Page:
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Pediatr Transplant. 2008 Sep;12(6):701-7. doi: 10.1111/j.1399-3046.2007.00884.x. Epub 2007 Dec 26.

Potential influence of tacrolimus and steroid avoidance on early graft function in pediatric renal transplantation.

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Division of Pediatric Nephrology, Department of Pediatrics, Stanford University School of Medicine, Stanford, CA 94305-5208, USA.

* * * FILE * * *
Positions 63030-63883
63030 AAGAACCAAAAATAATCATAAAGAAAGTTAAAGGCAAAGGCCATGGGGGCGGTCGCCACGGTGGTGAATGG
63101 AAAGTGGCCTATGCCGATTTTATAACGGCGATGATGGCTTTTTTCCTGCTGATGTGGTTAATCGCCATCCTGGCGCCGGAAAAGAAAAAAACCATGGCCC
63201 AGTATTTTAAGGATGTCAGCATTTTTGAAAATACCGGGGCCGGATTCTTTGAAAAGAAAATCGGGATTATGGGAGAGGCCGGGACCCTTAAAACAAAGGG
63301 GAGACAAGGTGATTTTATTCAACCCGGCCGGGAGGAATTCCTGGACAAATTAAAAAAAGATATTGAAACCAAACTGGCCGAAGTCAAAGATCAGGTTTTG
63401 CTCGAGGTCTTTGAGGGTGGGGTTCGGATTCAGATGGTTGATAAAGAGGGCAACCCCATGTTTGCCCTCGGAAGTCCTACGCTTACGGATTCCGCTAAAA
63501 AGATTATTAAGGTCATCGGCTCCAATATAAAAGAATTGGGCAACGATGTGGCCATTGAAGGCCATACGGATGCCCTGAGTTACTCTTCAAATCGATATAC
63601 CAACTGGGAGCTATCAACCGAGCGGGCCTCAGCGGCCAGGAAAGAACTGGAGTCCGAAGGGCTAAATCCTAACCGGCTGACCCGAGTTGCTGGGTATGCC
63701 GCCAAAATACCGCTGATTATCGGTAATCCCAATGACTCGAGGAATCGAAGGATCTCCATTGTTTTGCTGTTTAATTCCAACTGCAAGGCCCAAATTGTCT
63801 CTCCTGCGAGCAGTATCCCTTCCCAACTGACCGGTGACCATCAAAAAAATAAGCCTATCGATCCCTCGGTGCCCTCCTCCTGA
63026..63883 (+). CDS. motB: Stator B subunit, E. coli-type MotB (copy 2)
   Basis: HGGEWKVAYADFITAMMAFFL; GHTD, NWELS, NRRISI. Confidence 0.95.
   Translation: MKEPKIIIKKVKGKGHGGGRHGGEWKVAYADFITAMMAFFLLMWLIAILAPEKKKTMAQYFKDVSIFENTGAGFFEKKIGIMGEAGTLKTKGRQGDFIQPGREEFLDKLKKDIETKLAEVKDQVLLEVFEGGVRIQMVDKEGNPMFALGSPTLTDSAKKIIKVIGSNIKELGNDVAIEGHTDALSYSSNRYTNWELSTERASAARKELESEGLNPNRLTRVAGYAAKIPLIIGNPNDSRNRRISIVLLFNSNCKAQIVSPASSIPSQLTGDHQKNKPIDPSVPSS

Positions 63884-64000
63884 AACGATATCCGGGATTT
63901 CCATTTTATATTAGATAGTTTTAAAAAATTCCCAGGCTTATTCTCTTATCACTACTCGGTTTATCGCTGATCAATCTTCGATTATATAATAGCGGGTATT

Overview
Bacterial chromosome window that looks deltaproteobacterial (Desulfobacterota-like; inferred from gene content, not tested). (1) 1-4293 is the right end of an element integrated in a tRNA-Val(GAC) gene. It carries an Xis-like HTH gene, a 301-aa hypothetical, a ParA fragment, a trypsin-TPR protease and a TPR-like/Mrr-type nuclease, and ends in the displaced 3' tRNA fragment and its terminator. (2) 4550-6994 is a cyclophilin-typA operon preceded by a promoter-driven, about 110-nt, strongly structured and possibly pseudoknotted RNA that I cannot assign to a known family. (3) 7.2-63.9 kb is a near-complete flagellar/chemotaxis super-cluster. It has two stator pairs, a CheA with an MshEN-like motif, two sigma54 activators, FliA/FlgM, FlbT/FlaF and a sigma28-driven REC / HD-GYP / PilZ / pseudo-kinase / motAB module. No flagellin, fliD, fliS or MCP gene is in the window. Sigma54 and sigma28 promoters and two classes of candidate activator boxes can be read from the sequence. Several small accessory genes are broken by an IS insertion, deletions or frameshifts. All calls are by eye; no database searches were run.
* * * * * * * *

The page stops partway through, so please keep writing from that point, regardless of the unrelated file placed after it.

With the increasing adoption of steroid-sparing immunosuppression protocols in renal transplantation, it is important to evaluate any adverse effects of steroid avoidance on graft function. Early graft function, measured by CrCl was retrospectively studied in 158 consecutive pediatric renal transplant recipients from 1996 to 2005, receiving either steroid-free or steroid-based immunosuppression. Patients receiving steroid-free immunosuppression vs. steroid-based immunosuppression had no difference change in CrCl (DeltaCrCl) in the first week post-transplantation (p = 0.12). When stratified by corticosteroid usage, patients with higher tacrolimus trough levels (> or =14 ng/mL) had slower graft function recovery in the first week post-transplantation than those with lower tacrolimus trough levels (p = 0.008) in the steroid-free group only. Despite initial slower graft function recovery in this subgroup, there was no negative impact on graft function in the steroid-free group; in fact steroid-free patients trended towards better CrCl at six months (p = 0.047) and 12 months (p < 0.001) post-transplant than the steroid-based group. With the improved immunological outcomes with steroid avoidance, close surveillance should be performed of tacrolimus levels to avoid levels >14 ng/mL. In patients with slow recovery of early graft function, short-term perioperative steroids may be considered.

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